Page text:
Hedge funds may be losing their luster in 2012. While a few prescient (and lucky) hedge fund managers got attention in 2008 for making money during the collapse, don’t think that the “smart money” is immune from losses.
Hedgies posted their second-worst year in history last year, with most ending 2011 dramatically underperforming the S&P 500 — and this year, scores of funds were out of stocks when the market rallied, leaving many managers in catch-up mode. What does it all mean? For starters, it means that too many managers are becoming reactionary in their portfolio picks — and investors have something to learn from what they’re not doing.
Too often, investors only focus on what institutional investors like hedge funds are buying; but there’s something to be gleaned from both sides of the trade. So instead, we’ll focus on five stocks that hedge funds hate today.
To do that, we’re focusing on 13F filings. Institutional investors with more than $100 million in assets are required to file a 13F — a form that breaks down their stock positions for public consumption. From hedge funds to mutual funds to insurance companies, any professional investors who manage more than that $100 million watermark are required to file a 13F. So far, 762 firms filed the form for the first quarter of 2012, and by comparing one quarter’s filing with another, we can see how any single fund manager is moving their portfolio around.
Without further ado, here’s a look at five stocks hedge fund managers hate.
First up is fast-food giant McDonald’s, a stock that actually rallied hard in 2011 when most other names were floundering. Without a doubt, McDonald’s is about as defensive as a name can get — its food is cheap, its brand is universally recognized, and the company thrives when times are tough. Still, institutional investors sold off McDonald’s more than any other stock this past quarter, unloading more than 10 percent of their aggregate holdings: 7.35 million shares.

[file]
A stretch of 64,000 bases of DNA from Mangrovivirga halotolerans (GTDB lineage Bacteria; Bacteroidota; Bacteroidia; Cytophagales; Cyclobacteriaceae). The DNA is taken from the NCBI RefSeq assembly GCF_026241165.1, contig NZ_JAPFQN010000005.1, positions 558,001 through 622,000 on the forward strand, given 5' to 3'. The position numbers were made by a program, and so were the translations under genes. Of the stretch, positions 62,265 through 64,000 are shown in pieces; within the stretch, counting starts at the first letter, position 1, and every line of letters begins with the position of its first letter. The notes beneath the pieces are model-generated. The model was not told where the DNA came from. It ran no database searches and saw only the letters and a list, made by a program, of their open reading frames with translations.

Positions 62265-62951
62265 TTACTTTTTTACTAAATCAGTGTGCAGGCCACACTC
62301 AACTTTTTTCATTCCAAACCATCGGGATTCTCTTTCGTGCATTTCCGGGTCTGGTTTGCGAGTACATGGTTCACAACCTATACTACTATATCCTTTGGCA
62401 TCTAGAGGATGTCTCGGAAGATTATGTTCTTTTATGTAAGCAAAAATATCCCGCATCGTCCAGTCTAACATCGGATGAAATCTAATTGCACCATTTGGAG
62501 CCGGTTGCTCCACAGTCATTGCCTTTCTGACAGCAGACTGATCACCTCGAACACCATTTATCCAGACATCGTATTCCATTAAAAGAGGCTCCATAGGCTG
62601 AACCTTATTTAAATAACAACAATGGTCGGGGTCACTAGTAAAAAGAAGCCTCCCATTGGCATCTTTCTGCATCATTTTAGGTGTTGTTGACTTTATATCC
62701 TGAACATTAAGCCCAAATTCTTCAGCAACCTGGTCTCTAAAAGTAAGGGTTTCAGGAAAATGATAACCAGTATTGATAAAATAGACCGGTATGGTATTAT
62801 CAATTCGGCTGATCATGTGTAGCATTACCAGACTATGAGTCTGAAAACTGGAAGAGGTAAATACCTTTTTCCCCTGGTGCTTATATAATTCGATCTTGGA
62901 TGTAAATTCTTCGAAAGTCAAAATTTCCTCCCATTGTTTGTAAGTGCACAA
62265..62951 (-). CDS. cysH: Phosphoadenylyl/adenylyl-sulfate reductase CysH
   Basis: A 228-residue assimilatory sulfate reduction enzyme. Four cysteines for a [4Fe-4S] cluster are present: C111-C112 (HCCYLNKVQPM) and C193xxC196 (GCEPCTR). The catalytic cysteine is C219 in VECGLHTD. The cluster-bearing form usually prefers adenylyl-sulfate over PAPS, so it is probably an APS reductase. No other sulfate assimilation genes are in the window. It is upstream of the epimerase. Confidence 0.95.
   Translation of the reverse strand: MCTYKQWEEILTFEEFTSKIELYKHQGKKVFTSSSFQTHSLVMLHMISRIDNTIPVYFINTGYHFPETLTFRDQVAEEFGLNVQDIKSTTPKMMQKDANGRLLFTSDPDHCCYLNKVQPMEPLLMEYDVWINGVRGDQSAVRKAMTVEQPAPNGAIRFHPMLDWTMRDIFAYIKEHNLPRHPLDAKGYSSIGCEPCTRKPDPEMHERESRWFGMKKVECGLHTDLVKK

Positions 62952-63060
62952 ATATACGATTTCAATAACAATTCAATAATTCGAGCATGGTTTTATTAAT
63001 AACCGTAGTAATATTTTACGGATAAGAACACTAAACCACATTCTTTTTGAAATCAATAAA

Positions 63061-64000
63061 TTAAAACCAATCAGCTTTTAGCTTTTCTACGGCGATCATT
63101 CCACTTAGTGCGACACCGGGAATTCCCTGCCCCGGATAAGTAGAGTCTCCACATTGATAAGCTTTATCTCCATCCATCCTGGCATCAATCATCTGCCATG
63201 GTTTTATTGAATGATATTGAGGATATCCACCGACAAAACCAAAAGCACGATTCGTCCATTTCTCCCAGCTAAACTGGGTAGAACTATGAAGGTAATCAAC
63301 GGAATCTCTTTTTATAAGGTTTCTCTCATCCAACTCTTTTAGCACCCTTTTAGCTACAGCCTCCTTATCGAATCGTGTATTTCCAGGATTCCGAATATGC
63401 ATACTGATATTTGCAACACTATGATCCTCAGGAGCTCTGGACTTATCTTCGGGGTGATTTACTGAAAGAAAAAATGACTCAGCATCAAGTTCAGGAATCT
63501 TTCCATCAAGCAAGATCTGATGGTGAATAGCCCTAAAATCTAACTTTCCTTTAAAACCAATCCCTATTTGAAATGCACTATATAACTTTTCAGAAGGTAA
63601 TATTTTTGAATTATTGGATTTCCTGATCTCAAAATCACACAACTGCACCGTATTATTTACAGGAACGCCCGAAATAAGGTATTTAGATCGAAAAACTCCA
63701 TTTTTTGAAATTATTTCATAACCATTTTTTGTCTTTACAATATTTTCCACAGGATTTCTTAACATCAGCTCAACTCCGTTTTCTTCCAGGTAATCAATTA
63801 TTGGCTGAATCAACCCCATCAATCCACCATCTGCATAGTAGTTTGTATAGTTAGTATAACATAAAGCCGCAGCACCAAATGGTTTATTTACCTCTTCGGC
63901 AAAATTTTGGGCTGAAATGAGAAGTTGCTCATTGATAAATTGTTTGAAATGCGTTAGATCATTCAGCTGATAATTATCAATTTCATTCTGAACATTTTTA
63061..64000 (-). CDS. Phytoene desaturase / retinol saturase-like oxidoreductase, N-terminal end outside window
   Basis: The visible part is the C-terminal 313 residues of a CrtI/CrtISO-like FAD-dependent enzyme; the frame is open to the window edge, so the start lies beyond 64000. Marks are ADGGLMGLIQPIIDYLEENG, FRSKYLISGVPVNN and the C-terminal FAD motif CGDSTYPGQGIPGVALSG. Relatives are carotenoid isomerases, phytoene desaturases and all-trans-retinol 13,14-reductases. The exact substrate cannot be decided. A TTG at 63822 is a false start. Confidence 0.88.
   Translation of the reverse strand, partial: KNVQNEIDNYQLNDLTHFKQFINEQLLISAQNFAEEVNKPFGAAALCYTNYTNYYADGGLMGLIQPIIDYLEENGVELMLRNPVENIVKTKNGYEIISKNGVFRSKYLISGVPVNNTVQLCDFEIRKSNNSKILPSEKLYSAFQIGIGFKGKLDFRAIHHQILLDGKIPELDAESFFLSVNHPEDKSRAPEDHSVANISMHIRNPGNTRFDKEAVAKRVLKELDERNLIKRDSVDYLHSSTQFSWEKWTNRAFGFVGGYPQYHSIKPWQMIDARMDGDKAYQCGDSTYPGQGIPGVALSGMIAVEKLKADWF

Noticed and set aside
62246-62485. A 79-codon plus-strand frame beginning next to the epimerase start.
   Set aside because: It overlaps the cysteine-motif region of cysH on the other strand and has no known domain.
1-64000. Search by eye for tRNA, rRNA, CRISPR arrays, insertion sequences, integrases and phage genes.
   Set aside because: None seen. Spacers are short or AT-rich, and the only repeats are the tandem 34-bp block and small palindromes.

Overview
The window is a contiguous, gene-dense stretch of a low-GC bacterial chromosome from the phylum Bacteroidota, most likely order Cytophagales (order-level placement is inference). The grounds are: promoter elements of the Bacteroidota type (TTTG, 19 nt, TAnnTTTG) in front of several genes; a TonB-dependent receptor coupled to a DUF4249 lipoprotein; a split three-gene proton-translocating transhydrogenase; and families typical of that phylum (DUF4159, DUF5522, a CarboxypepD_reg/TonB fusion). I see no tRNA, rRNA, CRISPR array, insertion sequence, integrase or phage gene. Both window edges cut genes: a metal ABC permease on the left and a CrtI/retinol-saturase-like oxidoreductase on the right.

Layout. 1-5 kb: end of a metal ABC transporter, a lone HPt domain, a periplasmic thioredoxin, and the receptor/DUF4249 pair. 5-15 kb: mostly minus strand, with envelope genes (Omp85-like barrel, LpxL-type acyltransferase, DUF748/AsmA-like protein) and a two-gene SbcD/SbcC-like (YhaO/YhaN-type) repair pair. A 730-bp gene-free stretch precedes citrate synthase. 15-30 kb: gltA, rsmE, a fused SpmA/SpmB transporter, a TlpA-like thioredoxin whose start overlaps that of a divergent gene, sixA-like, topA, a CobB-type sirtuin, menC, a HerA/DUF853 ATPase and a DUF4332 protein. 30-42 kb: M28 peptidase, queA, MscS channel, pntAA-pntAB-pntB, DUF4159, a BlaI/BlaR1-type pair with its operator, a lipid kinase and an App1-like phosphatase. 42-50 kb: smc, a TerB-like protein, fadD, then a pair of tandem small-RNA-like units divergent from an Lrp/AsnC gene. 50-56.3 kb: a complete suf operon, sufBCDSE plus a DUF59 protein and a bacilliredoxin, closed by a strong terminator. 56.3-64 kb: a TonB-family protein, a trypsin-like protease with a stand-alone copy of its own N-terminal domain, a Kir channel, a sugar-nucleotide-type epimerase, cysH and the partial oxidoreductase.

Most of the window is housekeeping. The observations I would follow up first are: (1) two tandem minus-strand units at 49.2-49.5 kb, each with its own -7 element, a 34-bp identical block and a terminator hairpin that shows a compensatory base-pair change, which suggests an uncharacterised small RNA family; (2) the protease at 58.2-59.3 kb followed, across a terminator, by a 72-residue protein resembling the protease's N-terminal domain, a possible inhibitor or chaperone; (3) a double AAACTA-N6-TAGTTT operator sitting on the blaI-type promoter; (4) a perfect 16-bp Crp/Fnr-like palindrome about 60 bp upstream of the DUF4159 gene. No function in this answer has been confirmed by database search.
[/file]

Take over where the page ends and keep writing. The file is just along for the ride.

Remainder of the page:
McDonald’s is a massive company with a global footprint. It’s the top fast-food name in almost every market it operates in, and efforts to add amenities and upgrade menus in U.S. stores should make the firm that much more appetizing for investors in 2012.
Also attractive is McDonald’s balance sheet; in many cases, the firm owns the properties that franchised restaurants are located on, giving the company greater income from each location than other restaurant franchisors receive. Better still, a tenable debt load is offset by massive cash generation each quarter.
It’s not a huge surprise that hedge funds are unloading McDonald’s. With funds underperforming the S&P 500 this year, they’ve got to ramp up risk to catch up. McDonald’s simply isn’t a risky enough stock to do that. But with a 2.9 percent dividend yield and unmatched defensive properties for your portfolio, it makes sense to pick up shares of McDonald’s while the selling keeps share prices down.
4. Verizon Communications
Telecom giant Verizon Communications boasts some impressive stats: The company owns the biggest mobile phone network, it serves more Americans with local phone service than any other bell utility, and it has a massive, brand-new fiber optic network that reaches more homes each month. But none of those stats kept Verizon in hedge funds’ portfolios last quarter. Institutions unloaded 12.8 million shares of the firm last quarter, again close to 10 percent of overall institutional ownership in the stock.
All too often, investors focus on solely Verizon Wireless when they look at Verizon. While the mobile-phone arm is a major component of Verizon’s business (and profitability), Verizon only owns half of the business. The fixed-line unit hasn’t looked that impressive on the surface in recent years, but once the massive capital spending of installing FiOS winds down, the cash thrown off by the business is going to look a lot more attractive.
Like McDonald’s, Verizon’s selling is largely a matter of risk — Verizon doesn’t have enough of it. What Verizon does have is deep margins, steady top-line growth, and a nearly 5 percent dividend yield.